What is the Big Deal?
Why Palestinians reject “the Deal of the Century” By Rev. Dr. Jack Sara
As a Palestinian Christian living and serving on both sides of the Separation Wall, I live with the people on the ground. Being a native of Jerusalem has given me the advantage of understanding how Jerusalem residents think, and serving in the West Bank for many years has given me an understanding how West Bankers think. On both sides of the wall, sadly, Palestinians continue to drown in an atmosphere of uncertainty, unfulfilled promises and crushed hopes.
Deal after deal and agreement after agreement has made our people dull and suspicious of anything that is proposed. If we look back at the former peace treaties and proposed partition plans, the losers have always been the Palestinians. We have never gained from any of these plans, only lost more. For example, the partition plan under the United Nations shrunk the Palestinian portion of land to about 43% of our homeland, though the number of Arabs at the time was almost twice that of Jews. In succeeding wars and peace accords, we lost even more land, resources and rights. Through the years that followed, we were given proposals such as Oslo and Camp David, both of which—from our perspective—required greater compromise on our part without making equal requirements from the Israelis. We feel that international peace plans have generally always been biased towards Israel, but none moreso than the latest plan from the White House.
Now, we have been offered a deal from the Trump Administration which the president calls “The Deal of the Century.” This plan is basically asking for another huge compromise from the Palestinians; allowing Israel to annex about 30% of the West Bank (which is in itself only 22% of our original homeland) and pushing us increasingly into the margins. Trump’s plan cuts all throughout the Palestinian territories, making it look like Swiss cheese—with the disconnected “holes in the cheese” being Palestine. The non-contiguous land will be connected by tunnels and “safe roads” which will be controlled mainly by Israel. It is a future of more checkpoints and closures, our freedom micromanaged by another people.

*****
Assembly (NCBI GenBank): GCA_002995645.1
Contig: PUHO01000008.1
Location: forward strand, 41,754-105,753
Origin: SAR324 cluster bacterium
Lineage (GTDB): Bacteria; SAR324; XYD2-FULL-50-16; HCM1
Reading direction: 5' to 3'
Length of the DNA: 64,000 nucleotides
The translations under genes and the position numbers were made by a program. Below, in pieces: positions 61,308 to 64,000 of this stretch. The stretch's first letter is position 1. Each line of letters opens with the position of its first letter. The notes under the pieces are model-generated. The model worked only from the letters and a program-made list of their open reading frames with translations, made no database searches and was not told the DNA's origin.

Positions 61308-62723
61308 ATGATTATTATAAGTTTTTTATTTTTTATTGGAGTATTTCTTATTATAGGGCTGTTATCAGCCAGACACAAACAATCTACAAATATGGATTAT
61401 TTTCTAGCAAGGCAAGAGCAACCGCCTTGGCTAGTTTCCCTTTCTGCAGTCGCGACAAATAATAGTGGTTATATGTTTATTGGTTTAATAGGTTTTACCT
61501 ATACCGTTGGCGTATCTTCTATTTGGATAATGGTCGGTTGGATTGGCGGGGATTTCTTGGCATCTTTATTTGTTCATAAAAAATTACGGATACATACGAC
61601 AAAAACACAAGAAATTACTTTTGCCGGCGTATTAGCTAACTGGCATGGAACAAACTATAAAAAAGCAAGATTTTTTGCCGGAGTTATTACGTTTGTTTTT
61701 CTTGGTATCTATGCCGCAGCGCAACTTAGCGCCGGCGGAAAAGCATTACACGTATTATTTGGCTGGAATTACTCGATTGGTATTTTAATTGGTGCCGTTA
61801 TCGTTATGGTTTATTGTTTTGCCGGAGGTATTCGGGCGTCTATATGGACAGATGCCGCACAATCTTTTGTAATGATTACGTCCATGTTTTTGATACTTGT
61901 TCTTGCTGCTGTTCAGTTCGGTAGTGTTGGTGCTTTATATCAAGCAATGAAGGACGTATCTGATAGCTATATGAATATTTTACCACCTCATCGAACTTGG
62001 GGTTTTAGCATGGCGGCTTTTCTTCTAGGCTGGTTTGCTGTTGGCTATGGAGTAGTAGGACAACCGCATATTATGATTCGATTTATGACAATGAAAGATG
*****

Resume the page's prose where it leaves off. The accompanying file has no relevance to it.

I am sure that aspects of the “peace plan” are more complex than what I have mentioned so far. I am also willing to acknowledge that from some points of view the plan might offer a few positive things for the Palestinian people. Nevertheless, a few economic proposals do not to do much to alleviate the larger loss, subjugation and humiliation that this plan imposes upon us.
Taken as a whole, the plan reminds me of a verse uttered through the prophet Micah:
“Woe to those who scheme iniquity, who work out evil on their beds! When morning comes, they do it, for it is in the power of their hands. They covet fields and then seize them, and houses, and take them away. They rob a man and his house, a man and his inheritance” (Micah 2:1-2).
Having a plan without the involvement of the people who have lived in the land for centuries is not a plan at all — it’s a setup. It is an ironic plan that was disrespectfully imposed on us without even asking us of our own opinions.
My friends, when President Trump announced the plan were there any Palestinian leaders with him on stage? Did he make a statement that this is what the Israelis and the Palestinian leaders have agreed upon? No! To us, this plan was nothing more than a scheme cooked up by two leaders who are facing their own political pressures: one with a trial over corruption and another who wants to make a business deal.
We are concerned that this matter will continue to deteriorate the already-precarious situation here. Among other things, it will inflict a greater sense of hopelessness upon our people. And unless something changes, it will continue to facilitate the depletion of Christian citizens from Palestine.
Many people may not know this, but most of the lands that were confiscated around the Bethlehem Governate—which includes three major Palestinian cities, Bethlehem, Beit Sahour and Beit Jala—have a majority of Palestinian Christians living in them. This so-called “peace plan” will increase the loss of these Palestinian Christian lands. How can it be expected of us that we would agree to a plan that will only inflict pain, loss and suffering on our own people? Under these circumstances, incentive for younger Palestinian Christians to remain here continues to decrease.
In conclusion, the whole situation requires prayer. Here are a few points:
Pray for the peace of God to come upon the Palestinian people in a new way, since clearly no man is able to deliver that.
Pray that there will be an international intervention that will halt all of these absurd plans that are being projected upon us.
Pray for the Palestinian church not to lose hope; but rather the opposite. Pray that we will become a beacon of hope for our people.
Pray for the leaders of Israel and Palestine to find a way to come together with mutual respect and create our own peace agreement.